Why and how businesses should protect against data breaches from within
By Craig Horne, Strategic Information Security Consultant and PhD researcher, School of Computing and Information Systems.
As we become more connected and companies hold more data, breaches are increasing, with more than 4,000 reported in 2016 alone. A statistical analysis of breaches in the United States found that 85% were conducted by someone known to the business, usually an employee or partner.
To protect both themselves and their customers, companies need to secure their data. This starts with critically evaluating what data they hold, and then securing, dumping and outsourcing it as necessary.
We can never be entirely protected from data breaches, but understanding data is the first step to minimising the risk.
Data breaches can take a number of forms
Recently, Australian startup ShowPo alleged a former employee had exported a customer database before going to work for a competitor.
A DuPont employee was charged just this month with stealing 20,000 files – including trade secrets – with the aim of selling them to rival companies in Taiwan.
Employees at Wells Fargo Bank leaked customer information, allowing criminals to impersonate customers and steal more than half a million dollars. Around US$16 billion was stolen, affecting more than 12 million consumers in the US in 2014 alone due to identity theft.
What makes these breaches worse is that once information has been stolen it cannot be easily recovered. If a thief steals a wallet, it can be returned. But this is not true for information theft because the owner still has it. Data can be replicated almost infinitely. The genie can’t be put back in the bottle.
This only gets worse as technology improves, allowing for greater storage, concealment and transmission of data.
What data needs to be secured?
The first step in securing data is to do an audit. What data does the organisation hold and where is it stored? Which suppliers, customers, regulators or staff have access to it? This is important as data comes in many forms, and ownership can be quite murky.
For example, does a business own the emails downloaded onto a workers’ smartphone?
Next, the type of data needs to be profiled and classified as public, confidential or secret. Not all data is created equal and some may not require confidentiality, such as sales brochures.
Customer data, on the other hand, would be classified as confidential. Especially due to tough penalties in recently passed legislation. These include fines of A$360,000 for individuals and A$1.8 million for organisations, for those that don’t divulge breaches of customer data.
So companies need to identify what is high-value or strategically important information.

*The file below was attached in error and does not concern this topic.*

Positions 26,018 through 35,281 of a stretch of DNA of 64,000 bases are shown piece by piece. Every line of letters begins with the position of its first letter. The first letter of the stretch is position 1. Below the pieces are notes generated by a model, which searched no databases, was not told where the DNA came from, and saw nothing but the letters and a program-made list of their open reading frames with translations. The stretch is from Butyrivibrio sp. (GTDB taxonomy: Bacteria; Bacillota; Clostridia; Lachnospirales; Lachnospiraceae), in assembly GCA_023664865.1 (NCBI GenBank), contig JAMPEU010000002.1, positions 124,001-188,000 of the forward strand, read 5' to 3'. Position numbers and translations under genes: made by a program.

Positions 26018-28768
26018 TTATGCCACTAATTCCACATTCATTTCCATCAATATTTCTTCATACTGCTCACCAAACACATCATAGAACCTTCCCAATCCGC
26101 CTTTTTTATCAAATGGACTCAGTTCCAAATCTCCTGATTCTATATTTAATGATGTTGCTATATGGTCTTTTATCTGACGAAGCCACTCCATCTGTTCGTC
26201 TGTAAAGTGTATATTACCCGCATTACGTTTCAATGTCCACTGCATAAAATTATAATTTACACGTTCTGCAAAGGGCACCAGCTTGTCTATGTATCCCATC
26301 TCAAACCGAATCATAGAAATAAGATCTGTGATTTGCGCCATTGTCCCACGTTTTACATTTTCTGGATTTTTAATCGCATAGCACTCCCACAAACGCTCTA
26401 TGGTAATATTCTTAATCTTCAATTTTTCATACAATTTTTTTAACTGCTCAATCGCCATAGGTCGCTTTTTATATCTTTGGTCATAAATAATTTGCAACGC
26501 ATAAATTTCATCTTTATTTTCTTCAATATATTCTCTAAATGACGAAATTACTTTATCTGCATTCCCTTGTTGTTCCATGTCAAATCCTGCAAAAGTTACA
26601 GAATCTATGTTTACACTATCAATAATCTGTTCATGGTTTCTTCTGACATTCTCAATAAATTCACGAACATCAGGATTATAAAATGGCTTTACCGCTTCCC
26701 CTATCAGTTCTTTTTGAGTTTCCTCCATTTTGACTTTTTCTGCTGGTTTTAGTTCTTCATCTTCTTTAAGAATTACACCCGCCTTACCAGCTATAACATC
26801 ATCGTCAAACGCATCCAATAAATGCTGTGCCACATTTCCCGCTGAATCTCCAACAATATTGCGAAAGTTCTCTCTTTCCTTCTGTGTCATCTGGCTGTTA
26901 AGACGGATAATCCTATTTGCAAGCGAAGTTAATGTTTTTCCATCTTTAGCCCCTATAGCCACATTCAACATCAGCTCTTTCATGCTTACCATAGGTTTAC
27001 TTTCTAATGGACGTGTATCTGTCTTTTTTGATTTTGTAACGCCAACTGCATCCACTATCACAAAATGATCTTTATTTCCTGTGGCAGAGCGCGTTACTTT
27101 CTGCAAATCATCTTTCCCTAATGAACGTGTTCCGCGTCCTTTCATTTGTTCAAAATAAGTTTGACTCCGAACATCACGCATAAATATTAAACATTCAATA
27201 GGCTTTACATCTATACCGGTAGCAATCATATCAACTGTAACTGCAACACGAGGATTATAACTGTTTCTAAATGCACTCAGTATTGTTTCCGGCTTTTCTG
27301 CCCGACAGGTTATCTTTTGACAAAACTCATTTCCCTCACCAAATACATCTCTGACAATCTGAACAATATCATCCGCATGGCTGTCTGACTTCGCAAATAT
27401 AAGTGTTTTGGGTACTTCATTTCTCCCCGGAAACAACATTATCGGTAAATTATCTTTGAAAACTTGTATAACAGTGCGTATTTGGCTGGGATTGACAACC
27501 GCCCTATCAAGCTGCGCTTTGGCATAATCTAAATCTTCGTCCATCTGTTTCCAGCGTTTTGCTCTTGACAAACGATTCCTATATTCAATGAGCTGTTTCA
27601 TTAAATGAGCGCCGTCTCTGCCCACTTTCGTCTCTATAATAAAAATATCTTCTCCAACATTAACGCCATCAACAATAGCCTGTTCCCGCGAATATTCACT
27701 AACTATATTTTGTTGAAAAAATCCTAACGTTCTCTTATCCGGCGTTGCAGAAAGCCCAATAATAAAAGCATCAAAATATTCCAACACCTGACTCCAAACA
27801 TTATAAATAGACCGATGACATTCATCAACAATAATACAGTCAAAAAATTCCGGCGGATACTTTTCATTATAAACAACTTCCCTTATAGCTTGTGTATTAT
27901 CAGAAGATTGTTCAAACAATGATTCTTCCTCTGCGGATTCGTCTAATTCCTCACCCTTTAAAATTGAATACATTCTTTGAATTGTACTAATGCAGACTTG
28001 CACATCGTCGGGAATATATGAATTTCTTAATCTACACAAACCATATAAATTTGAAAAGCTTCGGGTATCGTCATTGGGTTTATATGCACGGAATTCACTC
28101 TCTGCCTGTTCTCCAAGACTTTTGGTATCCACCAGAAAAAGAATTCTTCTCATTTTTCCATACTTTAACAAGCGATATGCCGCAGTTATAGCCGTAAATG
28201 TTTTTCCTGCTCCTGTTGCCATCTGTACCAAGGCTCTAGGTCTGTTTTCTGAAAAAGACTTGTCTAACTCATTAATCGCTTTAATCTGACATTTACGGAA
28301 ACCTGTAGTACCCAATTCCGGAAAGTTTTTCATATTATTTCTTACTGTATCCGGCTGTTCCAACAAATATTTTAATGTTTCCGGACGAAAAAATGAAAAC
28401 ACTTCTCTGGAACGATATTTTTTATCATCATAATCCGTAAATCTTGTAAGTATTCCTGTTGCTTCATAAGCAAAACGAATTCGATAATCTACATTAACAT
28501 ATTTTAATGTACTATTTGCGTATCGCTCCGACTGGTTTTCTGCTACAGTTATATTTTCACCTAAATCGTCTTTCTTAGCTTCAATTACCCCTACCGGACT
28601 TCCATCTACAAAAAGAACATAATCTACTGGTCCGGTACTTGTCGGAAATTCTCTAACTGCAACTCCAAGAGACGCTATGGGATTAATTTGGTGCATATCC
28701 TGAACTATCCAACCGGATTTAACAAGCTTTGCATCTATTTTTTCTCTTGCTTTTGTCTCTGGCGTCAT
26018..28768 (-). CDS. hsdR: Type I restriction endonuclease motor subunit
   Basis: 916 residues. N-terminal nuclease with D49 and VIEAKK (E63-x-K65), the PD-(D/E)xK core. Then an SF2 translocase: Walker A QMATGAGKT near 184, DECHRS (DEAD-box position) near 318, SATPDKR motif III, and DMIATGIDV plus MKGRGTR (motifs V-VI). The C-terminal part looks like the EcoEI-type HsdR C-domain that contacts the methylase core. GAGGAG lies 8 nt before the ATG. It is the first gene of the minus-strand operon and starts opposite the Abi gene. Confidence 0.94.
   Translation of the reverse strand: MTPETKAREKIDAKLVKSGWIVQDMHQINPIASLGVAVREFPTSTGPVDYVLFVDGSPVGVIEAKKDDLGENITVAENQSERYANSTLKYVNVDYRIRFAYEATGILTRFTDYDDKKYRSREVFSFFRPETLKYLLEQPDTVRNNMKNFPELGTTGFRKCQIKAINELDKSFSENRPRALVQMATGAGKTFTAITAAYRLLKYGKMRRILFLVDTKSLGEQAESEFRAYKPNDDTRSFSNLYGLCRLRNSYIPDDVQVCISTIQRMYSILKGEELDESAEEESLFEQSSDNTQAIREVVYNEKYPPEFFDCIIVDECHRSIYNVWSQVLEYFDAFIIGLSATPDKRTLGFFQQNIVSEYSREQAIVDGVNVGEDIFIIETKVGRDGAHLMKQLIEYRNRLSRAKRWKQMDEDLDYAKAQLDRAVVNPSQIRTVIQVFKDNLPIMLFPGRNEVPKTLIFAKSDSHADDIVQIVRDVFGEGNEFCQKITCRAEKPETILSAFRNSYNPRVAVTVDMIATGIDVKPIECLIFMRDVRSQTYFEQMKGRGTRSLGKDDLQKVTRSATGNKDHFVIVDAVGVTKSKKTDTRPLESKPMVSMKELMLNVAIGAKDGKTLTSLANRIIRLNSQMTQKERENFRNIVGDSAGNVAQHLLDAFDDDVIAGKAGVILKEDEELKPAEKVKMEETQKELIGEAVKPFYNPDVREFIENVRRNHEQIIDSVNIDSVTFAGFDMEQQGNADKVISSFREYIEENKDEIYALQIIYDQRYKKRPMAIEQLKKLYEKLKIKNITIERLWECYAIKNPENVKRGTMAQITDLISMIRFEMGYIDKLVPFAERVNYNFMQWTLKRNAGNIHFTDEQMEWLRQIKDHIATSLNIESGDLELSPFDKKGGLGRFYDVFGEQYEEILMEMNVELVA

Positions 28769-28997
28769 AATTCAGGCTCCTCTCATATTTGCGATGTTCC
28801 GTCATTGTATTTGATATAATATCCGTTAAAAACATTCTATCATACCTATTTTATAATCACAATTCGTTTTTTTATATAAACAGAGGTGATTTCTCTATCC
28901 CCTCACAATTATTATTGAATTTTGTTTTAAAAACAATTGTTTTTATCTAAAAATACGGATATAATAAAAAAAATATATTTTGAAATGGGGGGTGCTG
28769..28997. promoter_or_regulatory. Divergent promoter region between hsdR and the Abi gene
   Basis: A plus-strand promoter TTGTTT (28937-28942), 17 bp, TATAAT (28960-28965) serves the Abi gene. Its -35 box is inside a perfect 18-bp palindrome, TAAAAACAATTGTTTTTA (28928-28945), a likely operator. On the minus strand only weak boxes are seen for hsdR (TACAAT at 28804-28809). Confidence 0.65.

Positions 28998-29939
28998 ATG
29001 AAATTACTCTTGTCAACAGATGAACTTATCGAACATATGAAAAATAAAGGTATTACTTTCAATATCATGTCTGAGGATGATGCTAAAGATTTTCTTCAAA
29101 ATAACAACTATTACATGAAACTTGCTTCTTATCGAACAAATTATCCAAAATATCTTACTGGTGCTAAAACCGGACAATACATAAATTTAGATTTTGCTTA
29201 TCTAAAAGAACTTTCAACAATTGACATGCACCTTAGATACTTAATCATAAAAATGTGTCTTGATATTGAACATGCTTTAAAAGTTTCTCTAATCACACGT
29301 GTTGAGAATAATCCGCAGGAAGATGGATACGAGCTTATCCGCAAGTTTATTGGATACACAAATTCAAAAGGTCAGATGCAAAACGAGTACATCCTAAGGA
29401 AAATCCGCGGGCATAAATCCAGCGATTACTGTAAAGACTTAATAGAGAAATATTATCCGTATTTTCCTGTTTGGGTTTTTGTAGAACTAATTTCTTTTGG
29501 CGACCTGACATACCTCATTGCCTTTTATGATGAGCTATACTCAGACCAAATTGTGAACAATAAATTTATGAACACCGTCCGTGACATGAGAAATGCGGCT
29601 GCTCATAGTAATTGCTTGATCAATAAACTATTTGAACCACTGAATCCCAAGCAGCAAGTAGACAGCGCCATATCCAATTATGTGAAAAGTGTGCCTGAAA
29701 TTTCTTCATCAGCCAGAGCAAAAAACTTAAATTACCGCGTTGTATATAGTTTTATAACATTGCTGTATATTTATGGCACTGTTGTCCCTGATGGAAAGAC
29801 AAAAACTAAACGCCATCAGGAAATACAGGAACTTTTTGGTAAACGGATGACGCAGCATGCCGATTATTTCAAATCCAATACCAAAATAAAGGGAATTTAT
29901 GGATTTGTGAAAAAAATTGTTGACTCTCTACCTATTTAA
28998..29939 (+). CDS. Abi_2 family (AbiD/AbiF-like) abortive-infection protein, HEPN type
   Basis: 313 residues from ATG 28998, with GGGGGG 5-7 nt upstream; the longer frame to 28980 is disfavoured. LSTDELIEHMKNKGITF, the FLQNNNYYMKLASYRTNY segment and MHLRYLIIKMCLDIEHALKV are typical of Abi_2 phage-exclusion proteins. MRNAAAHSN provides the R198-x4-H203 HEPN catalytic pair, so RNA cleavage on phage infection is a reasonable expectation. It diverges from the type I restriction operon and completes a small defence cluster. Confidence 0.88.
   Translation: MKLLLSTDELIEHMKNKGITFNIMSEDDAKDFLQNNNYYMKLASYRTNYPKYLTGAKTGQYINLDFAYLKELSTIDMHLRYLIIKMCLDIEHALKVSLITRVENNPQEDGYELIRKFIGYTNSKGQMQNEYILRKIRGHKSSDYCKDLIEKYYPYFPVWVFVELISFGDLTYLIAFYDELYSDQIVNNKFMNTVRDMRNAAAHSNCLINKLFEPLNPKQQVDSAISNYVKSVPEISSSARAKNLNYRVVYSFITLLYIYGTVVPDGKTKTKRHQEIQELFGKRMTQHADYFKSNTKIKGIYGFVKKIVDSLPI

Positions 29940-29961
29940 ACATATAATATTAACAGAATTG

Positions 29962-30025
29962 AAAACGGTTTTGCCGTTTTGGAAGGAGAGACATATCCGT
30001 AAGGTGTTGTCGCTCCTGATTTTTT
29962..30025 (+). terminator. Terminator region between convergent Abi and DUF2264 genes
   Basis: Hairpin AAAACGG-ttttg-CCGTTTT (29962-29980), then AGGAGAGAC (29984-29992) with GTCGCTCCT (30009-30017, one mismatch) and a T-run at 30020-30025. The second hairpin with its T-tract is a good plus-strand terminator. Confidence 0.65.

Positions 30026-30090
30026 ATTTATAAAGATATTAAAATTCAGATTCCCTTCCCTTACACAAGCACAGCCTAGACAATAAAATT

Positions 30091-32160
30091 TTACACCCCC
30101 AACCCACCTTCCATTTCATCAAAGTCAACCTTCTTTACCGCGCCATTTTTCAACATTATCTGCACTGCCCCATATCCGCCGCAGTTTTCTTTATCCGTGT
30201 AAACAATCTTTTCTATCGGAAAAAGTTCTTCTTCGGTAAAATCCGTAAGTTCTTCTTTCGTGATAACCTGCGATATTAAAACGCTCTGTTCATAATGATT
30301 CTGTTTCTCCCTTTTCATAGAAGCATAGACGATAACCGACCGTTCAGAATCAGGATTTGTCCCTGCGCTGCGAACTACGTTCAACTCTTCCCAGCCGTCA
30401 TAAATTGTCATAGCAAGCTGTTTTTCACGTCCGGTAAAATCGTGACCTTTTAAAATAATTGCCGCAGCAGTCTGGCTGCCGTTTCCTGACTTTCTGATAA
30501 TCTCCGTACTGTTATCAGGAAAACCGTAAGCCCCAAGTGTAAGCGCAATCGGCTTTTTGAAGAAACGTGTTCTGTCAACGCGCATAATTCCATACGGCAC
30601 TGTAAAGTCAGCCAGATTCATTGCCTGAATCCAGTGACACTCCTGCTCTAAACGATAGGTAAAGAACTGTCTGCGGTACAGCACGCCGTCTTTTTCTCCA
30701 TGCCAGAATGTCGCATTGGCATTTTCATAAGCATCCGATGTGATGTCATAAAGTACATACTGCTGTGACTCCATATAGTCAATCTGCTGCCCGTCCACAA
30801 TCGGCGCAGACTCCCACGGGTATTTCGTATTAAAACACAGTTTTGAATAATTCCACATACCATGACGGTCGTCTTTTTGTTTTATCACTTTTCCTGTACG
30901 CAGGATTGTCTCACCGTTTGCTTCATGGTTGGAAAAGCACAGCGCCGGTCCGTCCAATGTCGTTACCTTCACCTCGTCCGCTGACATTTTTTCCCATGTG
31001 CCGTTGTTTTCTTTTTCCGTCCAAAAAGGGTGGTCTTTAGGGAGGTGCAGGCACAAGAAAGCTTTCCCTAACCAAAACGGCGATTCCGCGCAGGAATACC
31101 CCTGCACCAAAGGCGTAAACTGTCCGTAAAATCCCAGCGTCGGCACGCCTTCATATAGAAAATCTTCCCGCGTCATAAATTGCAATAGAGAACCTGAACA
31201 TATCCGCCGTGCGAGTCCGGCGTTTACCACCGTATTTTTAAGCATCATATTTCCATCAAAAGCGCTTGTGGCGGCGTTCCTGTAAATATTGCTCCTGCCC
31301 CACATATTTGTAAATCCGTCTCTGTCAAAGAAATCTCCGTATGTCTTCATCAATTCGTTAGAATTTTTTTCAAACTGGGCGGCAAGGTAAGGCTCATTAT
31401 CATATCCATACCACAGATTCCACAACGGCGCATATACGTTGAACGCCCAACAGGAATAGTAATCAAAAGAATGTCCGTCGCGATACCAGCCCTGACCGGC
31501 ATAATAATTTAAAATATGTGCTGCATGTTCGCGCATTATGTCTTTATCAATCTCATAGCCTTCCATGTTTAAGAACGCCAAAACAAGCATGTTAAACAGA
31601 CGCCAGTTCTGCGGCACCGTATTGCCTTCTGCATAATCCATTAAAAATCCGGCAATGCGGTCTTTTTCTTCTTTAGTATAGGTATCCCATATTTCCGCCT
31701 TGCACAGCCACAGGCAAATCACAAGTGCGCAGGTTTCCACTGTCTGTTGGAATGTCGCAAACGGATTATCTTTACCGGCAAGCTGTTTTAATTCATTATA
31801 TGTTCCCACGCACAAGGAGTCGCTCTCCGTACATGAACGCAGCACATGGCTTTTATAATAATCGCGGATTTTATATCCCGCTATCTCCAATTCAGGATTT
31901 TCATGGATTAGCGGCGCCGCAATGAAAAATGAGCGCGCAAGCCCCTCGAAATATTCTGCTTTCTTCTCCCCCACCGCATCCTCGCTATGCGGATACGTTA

The next step is to decide whether any outsourcing constraints exist and are relevant to the organisation. For example, do privacy obligations prevent organisations from storing personal information in data centres outside of Australia?
Once the data has been sorted, there are three strategic approaches to reduce the danger of data breaches.
The first strategy involves securing sensitive information with protective fortifications. This could take the form of encrypting it.
But there are some weaknesses to this approach. Encrypted information may make workflows cumbersome, and it may not stop an insider who has been trusted with passwords. It could also lead to a false sense of security.
The second strategy involves devaluing the data held by actively deciding not to hold sensitive information. This is analogous to a retail shop hanging a “no cash kept on premises” sign in the window.
Does a company really need to hold credit card details, for instance, or could that be outsourced to a company like Paypal? Businesses may always need to protect their “secret sauce”, but by methodically devaluing data they are less of a target and can concentrate on what to protect.
The third strategy involves seeking outside assistance. This may not be an option for some sectors due to regulation, but storing data in the cloud or hiring a security service provider may be wise if possible. These services often offer security infrastructure unavailable to small organisations, as well as specialists to counter a lack of security expertise inside an organisation.
But, again, there is a trade-off. Outsourcing comes with a lack of control, which may increase other risks. The Australian Red Cross found this out when an external administrator accidentally leaked the personal information of blood donors.
In the end, we can never be entirely safe. But if businesses critically analyse what data they hold, and adopt strategies in response to this, the risk of an insider attack can be minimised.